Foreign Policy Blogs

I-VOTE 2008

Today the State Department welcomes about 100 fellows of the “I-VOTE” program to a reception in the diplomatic reception rooms. I-VOTE, which stands for International Visitors Observe the Elections, is a program of State's ECA Bureau. Here's their description:

“I-VOTE is an exchange initiative of the Bureau of Educational and Cultural Affairs' International Visitor Leadership Program. I-VOTE will immerse participants in national, state and local election processes by introducing them to election officials, political analysts, citizen activists, students, academics, voters and the candidates themselves for an increased understanding of the U.S. political system.

The Election Fellows will gain insights through professional programs in Washington, DC, and in one of five battleground or swing states: Colorado, Florida, Minnesota, Missouri, or Ohio. On Election Day, they will observe activities in other communities across the nation. They will reunite November 5 in Boston at Harvard University's John F. Kennedy School of Government for a symposium to analyze the outcomes and ramifications of the elections, as well as to share their program experiences and insights.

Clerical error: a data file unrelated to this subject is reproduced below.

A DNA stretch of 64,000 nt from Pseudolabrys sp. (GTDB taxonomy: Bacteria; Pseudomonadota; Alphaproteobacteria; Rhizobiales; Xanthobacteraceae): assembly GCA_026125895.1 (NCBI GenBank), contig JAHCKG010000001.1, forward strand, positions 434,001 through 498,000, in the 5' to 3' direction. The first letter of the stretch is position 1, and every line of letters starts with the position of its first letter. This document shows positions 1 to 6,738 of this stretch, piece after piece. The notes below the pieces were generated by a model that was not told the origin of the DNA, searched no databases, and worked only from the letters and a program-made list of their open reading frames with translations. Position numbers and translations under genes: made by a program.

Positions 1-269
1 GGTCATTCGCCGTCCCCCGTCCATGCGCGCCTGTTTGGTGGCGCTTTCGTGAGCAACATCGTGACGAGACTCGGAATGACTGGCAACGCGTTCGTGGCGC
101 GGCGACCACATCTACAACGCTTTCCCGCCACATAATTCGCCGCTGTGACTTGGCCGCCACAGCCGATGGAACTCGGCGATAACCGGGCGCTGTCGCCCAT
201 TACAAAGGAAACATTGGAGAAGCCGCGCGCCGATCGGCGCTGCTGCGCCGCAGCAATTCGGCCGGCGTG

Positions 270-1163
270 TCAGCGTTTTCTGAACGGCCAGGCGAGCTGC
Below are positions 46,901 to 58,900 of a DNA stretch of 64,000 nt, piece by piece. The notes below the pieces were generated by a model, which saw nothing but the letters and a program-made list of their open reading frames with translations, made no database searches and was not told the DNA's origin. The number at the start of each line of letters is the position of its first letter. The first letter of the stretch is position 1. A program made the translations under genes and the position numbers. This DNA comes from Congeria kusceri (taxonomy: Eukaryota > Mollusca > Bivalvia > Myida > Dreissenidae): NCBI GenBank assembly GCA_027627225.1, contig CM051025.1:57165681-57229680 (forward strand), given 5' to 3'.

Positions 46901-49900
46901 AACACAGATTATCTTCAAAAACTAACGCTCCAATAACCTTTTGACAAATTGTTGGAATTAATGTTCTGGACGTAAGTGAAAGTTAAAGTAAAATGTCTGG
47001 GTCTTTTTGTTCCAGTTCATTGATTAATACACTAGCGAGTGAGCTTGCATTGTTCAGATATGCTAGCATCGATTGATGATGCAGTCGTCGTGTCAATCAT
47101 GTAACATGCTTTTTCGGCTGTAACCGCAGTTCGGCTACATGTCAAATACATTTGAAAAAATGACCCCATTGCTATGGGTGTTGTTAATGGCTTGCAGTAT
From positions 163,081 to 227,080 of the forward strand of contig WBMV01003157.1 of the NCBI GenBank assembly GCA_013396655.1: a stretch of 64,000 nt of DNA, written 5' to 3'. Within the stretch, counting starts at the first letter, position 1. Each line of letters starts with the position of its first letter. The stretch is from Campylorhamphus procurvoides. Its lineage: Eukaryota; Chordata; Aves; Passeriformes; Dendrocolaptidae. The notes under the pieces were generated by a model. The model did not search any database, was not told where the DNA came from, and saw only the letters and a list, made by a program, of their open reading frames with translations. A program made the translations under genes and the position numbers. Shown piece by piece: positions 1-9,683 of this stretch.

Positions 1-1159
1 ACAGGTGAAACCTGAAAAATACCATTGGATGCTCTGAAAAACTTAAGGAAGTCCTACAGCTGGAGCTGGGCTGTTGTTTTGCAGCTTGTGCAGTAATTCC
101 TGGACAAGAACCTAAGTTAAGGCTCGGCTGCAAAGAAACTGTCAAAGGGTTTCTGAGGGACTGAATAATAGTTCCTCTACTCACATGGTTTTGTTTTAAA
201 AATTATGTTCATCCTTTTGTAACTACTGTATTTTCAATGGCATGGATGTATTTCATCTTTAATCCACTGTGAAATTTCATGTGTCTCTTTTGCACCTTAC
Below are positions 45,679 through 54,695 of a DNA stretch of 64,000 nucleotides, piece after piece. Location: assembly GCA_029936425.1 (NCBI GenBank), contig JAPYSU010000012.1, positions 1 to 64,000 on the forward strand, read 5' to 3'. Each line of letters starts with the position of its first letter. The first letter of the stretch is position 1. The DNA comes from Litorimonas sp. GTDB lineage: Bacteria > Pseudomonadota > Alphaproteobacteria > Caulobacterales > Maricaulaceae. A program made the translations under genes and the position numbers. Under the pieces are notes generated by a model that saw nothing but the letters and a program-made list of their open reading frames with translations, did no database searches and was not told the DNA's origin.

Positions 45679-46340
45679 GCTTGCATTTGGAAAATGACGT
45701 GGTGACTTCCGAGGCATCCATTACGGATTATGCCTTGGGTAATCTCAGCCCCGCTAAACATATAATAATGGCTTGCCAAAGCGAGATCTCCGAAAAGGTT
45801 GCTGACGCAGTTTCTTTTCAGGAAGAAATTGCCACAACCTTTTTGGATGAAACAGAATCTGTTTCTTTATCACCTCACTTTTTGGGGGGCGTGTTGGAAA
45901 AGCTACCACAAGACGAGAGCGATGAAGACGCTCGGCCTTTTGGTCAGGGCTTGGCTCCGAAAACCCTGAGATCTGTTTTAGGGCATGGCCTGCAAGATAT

…In Washington, DC (October 26-29), as part of their orientation to the U.S. political process, the Election Fellows will hear from Assistant Secretary of State for Educational and Cultural Affairs Goli Ameri, former Republican National Committee (RNC) Chairman Frank Fahrenkopf, former Democratic Congressman and governor Jim Blanchard, Politico Managing Editor Bill Nichols, CEO of Burson-Marsteller and advisor and polling analyst Mark Penn, Washington Post columnist David Ignatius, and Founder and CEO of Politics-360 Greg Fawcett. At Gallup's World Poll Conference Center, the Fellows will have an insider's view of the world of political polling from Gallup Poll Editor Frank Newport and other experts.”

I look forward to the Nov. 5th symposium, and hearing about their experiences!



Melinda Brouwer

Melinda Brower holds a Masters degree in Global Politics from the London School of Economics and Political Science. She received her bachelor's degree in Political Science and Spanish at the University of Wisconsin-Madison. She received a graduate diploma in International Relations from the University of Chile during her tenure as a Rotary Ambassadorial Scholar. She has worked on Capitol Hill, at the State Department, for Foreign Policy magazine and the American Academy of Diplomacy. She presently works for an internationally focused non-profit research organization in Washington, DC.